Jason Byrne’s Special Eye
Underbelly, Edinburgh Fringe
★★★ (out of five)
Until August 25
THE first half of Jason Byrne’s show had the audience barely drawing breathe, his introduction immediately got the vast McEwan Hall on side with Byrne and five blokes down the front bouncing around on space-hoppers.
His sharp scrutiny of Scottish male behaviour and the Scottish psyche were hilariously spot on, immediately making a strong connection with this mainly Scottish working class audience.
But it was the observational material on his wee Irish mammy and Irish dad that had really had the audience doubled over – “every time I go home and visit me mammy she gets smaller; she’s not going to die,” offers Byrne, “she’s just going to disappear”.
He describes a fraught family holiday in Ireland and a car journey in the 1970s with his dad ‘swinging punches’ to try to discipline Byrne and his squabbling siblings and contrasts it with his own family today and his son mooning at a police car- acutely highlighting the differences between then and now in Byrne’s usual tense, animated and frenetic manner.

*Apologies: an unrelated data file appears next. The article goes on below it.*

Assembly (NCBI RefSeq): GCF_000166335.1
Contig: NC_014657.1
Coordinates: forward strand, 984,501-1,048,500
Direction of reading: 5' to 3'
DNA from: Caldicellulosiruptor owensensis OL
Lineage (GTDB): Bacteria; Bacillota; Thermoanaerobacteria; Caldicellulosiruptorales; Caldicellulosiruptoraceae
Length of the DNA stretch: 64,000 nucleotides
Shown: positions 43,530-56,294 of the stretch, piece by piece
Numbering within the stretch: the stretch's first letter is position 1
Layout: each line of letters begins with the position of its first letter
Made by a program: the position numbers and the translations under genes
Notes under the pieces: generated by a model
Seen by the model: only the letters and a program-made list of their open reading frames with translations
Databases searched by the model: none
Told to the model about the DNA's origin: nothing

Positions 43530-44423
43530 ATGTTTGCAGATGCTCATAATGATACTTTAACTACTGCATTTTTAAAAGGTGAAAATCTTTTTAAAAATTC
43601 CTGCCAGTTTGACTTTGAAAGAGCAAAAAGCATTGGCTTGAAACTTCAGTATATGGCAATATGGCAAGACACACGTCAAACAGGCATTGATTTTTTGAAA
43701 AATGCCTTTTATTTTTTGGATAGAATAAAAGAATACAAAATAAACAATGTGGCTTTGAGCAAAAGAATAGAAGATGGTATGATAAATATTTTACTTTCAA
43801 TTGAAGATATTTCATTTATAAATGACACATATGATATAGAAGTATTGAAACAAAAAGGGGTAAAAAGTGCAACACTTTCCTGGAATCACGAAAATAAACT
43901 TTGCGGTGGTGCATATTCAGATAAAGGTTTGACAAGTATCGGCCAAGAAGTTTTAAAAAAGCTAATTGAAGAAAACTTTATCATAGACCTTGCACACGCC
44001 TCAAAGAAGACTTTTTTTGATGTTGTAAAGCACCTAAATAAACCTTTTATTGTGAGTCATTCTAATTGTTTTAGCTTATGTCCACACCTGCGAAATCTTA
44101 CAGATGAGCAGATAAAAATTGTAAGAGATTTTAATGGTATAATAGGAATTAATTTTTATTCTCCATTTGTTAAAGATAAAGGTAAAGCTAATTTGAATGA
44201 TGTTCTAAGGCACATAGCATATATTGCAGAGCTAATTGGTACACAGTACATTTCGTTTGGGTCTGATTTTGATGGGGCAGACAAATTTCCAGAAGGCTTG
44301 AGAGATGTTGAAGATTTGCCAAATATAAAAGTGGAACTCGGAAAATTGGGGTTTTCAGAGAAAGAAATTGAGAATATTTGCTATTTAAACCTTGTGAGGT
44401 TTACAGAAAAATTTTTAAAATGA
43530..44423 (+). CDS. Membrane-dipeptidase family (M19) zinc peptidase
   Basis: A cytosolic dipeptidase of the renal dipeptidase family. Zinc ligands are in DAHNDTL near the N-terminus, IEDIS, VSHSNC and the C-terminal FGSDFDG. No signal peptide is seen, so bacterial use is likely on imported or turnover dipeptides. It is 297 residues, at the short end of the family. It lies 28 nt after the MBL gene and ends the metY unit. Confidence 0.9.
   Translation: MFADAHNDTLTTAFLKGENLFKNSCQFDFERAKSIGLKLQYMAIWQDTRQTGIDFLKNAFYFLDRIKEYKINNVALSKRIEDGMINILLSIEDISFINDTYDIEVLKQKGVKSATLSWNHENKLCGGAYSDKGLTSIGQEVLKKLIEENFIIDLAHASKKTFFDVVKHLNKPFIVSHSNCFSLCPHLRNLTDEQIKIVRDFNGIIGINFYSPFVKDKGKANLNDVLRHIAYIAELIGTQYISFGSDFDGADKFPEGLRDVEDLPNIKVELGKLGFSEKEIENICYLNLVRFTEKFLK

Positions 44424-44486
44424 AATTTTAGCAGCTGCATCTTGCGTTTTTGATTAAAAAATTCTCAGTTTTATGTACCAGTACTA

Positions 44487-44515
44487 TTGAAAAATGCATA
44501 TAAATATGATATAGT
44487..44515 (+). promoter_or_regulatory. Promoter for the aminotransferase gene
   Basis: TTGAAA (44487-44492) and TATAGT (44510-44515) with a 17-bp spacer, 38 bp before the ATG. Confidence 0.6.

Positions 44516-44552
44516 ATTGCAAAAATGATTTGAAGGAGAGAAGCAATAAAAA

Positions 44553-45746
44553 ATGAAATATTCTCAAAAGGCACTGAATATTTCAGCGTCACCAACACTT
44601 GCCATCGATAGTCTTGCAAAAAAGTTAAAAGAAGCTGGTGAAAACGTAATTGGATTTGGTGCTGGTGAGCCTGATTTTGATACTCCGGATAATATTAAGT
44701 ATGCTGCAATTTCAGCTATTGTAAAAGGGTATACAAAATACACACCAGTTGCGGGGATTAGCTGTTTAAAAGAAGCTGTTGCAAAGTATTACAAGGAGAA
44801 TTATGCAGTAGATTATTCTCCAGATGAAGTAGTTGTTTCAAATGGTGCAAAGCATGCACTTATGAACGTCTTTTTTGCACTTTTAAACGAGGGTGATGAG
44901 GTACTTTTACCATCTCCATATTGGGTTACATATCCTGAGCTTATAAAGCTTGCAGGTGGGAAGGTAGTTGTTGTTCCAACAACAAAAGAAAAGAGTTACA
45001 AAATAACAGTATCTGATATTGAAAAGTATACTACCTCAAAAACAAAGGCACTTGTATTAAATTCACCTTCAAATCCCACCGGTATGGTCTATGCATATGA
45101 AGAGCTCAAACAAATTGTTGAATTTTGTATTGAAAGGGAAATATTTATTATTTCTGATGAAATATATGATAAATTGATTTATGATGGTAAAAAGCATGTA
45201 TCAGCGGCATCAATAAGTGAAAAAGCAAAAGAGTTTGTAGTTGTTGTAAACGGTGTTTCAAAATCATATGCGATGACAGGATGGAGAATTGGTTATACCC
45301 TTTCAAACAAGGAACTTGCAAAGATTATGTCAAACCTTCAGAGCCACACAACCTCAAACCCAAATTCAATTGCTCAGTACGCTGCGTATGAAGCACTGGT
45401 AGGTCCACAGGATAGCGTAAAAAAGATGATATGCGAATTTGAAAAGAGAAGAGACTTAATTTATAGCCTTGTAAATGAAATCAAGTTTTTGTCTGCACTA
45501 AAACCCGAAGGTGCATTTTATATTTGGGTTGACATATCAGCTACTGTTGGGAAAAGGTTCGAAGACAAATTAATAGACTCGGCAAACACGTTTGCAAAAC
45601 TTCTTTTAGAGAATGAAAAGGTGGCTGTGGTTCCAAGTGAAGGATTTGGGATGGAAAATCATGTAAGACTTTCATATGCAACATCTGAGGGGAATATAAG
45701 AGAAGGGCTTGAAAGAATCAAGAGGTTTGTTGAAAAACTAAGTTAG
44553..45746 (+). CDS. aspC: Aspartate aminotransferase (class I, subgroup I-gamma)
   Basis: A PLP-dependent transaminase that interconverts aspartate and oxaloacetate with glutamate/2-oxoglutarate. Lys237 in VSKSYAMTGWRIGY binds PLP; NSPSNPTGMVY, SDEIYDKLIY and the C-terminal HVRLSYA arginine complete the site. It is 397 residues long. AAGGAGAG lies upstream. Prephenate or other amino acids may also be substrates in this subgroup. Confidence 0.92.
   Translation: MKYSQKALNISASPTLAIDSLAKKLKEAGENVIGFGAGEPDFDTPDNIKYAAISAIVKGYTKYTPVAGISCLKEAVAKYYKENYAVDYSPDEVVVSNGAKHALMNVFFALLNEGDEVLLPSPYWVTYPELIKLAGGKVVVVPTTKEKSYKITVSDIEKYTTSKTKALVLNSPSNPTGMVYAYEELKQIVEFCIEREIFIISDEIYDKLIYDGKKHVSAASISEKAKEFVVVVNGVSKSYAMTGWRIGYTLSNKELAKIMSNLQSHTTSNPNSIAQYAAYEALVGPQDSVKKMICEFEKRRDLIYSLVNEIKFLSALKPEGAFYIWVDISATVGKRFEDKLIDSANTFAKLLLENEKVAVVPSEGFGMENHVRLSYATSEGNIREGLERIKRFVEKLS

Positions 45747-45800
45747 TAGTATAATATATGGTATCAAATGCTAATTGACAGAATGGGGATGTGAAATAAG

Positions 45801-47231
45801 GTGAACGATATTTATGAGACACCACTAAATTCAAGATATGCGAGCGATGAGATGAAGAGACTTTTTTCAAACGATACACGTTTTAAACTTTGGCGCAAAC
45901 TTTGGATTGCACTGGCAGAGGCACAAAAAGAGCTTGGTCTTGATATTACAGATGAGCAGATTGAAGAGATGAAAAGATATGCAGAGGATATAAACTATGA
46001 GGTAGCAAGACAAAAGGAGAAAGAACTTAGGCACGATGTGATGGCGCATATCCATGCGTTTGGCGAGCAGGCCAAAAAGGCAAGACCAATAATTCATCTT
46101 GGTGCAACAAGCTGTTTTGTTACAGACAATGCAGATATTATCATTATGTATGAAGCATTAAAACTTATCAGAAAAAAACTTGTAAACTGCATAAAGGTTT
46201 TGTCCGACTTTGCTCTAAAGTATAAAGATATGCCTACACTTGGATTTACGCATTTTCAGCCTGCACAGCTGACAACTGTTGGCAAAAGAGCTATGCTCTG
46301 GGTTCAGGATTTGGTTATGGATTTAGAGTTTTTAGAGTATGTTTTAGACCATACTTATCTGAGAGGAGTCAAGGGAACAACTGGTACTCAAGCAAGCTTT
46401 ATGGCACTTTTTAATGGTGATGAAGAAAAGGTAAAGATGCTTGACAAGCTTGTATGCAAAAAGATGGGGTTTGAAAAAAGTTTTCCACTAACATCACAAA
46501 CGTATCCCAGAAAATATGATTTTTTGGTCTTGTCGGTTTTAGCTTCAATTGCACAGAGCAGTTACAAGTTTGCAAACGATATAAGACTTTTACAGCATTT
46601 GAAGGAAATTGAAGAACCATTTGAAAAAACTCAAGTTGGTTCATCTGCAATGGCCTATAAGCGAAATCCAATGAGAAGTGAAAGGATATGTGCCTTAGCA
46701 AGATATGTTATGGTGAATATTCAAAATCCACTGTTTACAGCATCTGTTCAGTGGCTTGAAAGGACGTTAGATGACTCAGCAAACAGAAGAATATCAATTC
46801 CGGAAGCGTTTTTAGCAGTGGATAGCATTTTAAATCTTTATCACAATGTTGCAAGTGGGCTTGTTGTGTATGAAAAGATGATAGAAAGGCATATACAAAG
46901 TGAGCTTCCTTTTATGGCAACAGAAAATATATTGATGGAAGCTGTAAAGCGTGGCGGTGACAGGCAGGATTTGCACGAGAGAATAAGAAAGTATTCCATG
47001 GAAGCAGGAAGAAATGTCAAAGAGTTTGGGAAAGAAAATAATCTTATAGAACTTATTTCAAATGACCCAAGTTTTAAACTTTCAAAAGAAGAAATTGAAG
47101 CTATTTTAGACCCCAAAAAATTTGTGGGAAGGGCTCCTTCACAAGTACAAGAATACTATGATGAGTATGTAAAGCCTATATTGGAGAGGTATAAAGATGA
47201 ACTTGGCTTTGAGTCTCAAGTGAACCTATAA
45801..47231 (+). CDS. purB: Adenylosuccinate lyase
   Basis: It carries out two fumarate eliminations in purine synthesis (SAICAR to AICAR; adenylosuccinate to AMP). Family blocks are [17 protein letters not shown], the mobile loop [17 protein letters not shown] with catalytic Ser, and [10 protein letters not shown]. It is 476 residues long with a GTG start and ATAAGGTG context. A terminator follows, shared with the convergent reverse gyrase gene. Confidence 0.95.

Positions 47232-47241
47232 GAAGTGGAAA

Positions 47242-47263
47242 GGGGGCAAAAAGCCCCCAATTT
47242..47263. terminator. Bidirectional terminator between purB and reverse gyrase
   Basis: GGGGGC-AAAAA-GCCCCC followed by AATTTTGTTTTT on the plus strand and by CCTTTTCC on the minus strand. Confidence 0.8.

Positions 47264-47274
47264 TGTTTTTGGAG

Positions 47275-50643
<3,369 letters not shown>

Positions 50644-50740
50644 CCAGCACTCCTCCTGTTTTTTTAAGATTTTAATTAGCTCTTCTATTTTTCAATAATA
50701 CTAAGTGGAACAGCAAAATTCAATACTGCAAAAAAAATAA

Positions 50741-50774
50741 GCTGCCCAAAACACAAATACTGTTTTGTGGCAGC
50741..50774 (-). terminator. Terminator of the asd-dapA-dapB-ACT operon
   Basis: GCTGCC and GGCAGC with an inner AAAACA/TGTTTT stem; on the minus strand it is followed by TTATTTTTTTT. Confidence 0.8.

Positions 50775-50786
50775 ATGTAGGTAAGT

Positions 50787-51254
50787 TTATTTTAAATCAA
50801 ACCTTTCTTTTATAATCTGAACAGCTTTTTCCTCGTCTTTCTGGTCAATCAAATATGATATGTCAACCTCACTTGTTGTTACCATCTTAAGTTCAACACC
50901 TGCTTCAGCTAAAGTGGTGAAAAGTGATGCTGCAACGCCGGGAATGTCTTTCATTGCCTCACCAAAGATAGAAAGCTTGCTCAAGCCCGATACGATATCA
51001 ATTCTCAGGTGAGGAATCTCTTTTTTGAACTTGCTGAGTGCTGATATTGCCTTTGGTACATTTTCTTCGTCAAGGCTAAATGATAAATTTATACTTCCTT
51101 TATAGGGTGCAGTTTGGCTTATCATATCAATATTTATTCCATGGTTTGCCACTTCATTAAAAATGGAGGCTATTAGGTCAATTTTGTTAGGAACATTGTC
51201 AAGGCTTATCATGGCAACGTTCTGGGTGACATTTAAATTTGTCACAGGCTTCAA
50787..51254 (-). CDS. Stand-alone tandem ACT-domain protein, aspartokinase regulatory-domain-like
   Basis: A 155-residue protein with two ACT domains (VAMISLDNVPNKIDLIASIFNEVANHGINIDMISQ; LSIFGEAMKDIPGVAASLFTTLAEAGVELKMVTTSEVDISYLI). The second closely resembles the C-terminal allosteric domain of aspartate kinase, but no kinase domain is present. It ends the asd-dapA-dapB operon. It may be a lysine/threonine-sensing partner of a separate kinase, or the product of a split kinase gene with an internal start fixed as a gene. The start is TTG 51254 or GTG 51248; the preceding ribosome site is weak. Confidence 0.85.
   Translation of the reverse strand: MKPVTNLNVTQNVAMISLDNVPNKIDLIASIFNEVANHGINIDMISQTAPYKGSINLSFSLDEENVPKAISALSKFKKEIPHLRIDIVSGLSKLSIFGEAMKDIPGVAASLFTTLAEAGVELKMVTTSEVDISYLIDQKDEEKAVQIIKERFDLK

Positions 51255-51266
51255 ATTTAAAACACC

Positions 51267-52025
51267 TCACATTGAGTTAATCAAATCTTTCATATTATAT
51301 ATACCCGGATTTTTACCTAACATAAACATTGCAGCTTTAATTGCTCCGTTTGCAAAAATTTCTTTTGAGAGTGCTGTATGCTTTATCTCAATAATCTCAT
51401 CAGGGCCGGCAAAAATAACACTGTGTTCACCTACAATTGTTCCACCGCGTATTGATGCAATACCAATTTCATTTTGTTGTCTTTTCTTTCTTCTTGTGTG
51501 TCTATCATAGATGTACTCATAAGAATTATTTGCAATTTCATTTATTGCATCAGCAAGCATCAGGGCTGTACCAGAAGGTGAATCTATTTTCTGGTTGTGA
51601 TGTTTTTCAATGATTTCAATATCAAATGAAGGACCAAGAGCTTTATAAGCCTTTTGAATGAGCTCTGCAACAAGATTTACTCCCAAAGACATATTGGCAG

Bringing on a pair of venetian blinds he acted out the dread he felt seeing his mother’s hand summon him from the window to the house after giving his little sister a bop.
Throughout the set Byrne takes the joke around the world using igloos, tee-pees and saloon doors with home-made props.
He pointed out how an agitated Glaswegian audience itching for a pint wouldn’t tolerate the joke and that the props would probably end up in his neither regions. I have to admit as the joke wore thin and the laughter dissipated I was somewhat empathising with the Glasgow crowd.
Towards the end he picked an audience member out to get on stage for a card trick which involved handling a rude prop attached to Byrne, the joke felt cheap and something a more desperate newcomer might resort too, again he seemed to lose an audience that were in the palm of his hand.
But fair play to Byrne, a packed house left with a smile on their face as one the Fringe’s Irish veterans proved that ultimately he didn’t disappoint and is still among the best comics here.